Growth and fixed mindsets seem to be buzz words of the moment. From business to education conversations about mindsets seem to be popular. Carol Dweck is the researcher credited with bringing this new way of thinking about success to our attention. She literally wrote the book on it, Mindset: The New Psychology of Success. Carol Dweck first published this book in 2006 and updated and republished in 2016. I spent some time this past summer reading Carol’s book and would highly recommend it to anyone interested in finding out more about mindsets. Mindsets are either growth or fixed and most people are a mixture of both growth and fixed mindsets depending on circumstances. A person with a growth mindset is much more likely, according to the research, to be successful and resilient in the long term than a person with a fixed mindset. A person with a growth mindset believes that if they engage with learning and work hard, they can be successful. A person with a growth mindset views mistakes as an opportunity to learn and develop while a fixed mindset person believes that they were born talented and therefore don’t need to work hard to learn.
Some key ideas are:
Check out the link below to view Carol herself speaking about mindsets in a Ted Talk. https://www.ted.com/speakers/carol_dweck
Just a short post today answering a frequently asked question. Can I see you for just a chat?Yes, absolutely. I am happy to talk about situations occurring at home or school and take a problem-solving approach with ideas about how to make things go better. Sometimes an hour appointment can help parents to clarify things in their minds and they are able to manage the situation on their own from that point onwards. Other times, if the situation is more complex, I can meet for a series of sessions to unpack complex problems and provide support. I’m always mindful of the cost of visiting a psychologist in terms of money but also of people’s time. I encourage people to call or email me as I’m happy to spend 15 minutes discussing a situation free of charge. If I think I can help I’ll suggest an appointment, but it may well be that I can quickly re direct you to the person who can help.
I don’t provide talk therapy such as psychotherapy or on-going counselling. I can provide referrals on to psychologists or therapists who do provide this kind of support if that is what you require.
Hopefully this has provided some useful answers but please feel free to ask more questions. You can post questions on my FB page, on the blog page or email me directly.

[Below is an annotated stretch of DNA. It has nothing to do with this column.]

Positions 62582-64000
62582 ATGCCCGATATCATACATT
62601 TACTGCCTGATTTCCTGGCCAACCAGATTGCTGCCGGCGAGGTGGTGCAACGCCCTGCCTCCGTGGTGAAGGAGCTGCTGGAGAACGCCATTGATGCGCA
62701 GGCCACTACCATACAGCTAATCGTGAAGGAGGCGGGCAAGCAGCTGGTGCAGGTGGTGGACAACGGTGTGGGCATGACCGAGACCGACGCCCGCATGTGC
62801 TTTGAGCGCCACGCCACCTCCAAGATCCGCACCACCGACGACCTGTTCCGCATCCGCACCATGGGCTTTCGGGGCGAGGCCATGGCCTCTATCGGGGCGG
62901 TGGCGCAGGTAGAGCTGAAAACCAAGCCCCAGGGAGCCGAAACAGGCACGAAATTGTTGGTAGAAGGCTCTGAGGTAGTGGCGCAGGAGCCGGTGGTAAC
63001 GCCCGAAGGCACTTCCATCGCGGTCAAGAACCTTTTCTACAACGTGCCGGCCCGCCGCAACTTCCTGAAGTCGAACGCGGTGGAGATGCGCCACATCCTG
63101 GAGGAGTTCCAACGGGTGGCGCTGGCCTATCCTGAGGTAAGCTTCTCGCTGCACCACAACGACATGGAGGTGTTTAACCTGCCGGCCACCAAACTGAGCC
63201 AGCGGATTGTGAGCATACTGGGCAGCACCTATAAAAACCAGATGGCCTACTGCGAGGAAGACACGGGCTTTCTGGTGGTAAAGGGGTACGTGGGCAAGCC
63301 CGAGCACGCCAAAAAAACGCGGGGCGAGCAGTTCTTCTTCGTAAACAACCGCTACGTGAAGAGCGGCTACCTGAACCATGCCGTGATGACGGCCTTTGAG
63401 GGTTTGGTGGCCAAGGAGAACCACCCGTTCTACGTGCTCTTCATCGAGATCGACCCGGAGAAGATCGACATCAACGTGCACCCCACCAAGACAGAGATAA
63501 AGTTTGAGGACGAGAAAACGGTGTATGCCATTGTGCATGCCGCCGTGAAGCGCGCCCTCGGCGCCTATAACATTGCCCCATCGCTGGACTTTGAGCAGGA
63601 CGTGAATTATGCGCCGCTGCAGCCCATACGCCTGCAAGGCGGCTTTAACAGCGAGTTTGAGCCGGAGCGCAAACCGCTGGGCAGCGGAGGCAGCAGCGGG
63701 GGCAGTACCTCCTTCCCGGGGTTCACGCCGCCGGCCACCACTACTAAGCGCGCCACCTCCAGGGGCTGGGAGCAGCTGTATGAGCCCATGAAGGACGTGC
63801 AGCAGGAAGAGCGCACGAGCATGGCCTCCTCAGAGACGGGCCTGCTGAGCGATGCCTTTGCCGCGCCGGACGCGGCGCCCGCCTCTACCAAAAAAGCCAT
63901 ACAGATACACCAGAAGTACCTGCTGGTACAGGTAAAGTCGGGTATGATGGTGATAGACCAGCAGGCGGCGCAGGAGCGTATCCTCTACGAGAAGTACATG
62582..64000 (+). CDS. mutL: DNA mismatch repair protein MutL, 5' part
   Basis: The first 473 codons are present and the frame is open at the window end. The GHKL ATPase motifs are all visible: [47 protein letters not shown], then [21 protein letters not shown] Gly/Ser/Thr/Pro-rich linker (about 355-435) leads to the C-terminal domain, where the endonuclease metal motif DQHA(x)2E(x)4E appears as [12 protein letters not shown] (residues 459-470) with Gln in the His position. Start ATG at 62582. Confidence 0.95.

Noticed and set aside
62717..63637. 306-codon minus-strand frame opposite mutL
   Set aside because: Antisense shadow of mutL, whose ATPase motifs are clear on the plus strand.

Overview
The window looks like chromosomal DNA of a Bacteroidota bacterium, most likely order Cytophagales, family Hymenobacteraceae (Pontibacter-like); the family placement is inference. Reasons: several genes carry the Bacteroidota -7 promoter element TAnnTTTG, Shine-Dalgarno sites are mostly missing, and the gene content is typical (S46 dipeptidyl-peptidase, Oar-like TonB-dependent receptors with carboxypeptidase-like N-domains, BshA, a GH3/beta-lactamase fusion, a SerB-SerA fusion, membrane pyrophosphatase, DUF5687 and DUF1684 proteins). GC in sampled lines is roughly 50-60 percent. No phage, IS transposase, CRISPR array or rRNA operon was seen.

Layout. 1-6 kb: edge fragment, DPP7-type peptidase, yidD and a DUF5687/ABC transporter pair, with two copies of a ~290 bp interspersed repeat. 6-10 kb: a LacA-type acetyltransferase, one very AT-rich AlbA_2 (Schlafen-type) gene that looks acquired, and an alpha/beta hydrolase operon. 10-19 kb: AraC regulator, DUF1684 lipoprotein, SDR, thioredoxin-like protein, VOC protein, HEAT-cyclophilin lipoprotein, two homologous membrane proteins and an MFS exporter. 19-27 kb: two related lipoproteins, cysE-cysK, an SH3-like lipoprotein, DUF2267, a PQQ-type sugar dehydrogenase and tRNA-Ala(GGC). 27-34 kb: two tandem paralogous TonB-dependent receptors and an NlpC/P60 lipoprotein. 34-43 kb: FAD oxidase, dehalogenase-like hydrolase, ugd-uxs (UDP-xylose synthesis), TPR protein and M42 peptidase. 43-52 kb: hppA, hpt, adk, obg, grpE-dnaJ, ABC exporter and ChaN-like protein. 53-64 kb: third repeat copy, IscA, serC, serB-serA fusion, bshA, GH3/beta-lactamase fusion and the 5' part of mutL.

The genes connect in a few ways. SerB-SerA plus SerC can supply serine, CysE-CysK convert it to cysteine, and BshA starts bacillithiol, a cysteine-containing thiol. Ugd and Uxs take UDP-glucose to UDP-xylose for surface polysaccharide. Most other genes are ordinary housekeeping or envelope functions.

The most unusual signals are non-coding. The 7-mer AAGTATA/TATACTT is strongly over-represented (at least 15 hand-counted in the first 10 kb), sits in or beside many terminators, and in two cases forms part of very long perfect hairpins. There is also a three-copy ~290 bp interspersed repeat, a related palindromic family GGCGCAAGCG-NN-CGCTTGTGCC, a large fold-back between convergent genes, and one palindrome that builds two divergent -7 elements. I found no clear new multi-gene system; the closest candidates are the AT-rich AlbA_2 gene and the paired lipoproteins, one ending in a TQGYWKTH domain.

As someone who has worked in special education for many years classroom observations are a familiar routine for me. I have realised since moving into private practice that it’s a bit of a foreign concept for most parents. I thought I’d write about the process of a classroom observation to de mystify it.
Sometimes it is helpful for me to see a child’s behaviour in the context that it happens. If the leadership team of the school and the class teacher have given their consent for me to observe I can come into a classroom or other school setting to see what is occurring.
I usually observe for a maximum of 20-30 minutes although I may book a longer appointment. This gives me time to get settled into the room and to chat with staff if there is an opportunity to do so. I ask teachers to introduce me (if they wish to do so) as someone who is there to observe in the school to see how things work in that class or school. I ask them not to identify me as there to observe a student. Generally, I tuck myself in an out of the way spot in the room and take notes of what I am seeing. Sometimes children ask me what I’m doing so I usually have a general response prepared. My aim is to be as unobtrusive as possible whilst acknowledging that just by being there I’m changing the dynamic of the classroom somewhat.
Teachers are used to someone observing in their classrooms as this is often part of professional development. It can be very difficult when the teacher is focused on teaching a lesson to see the very small details of an individual child’s behaviour. Quite often what I can see as an outside observer isn’t possible for even the perfect teacher to see.
Usually observations are part of a wider assessment and I will provide a written report including my conclusions about what I’ve observed. The report will also include some recommendations about how to help the student engage better with learning.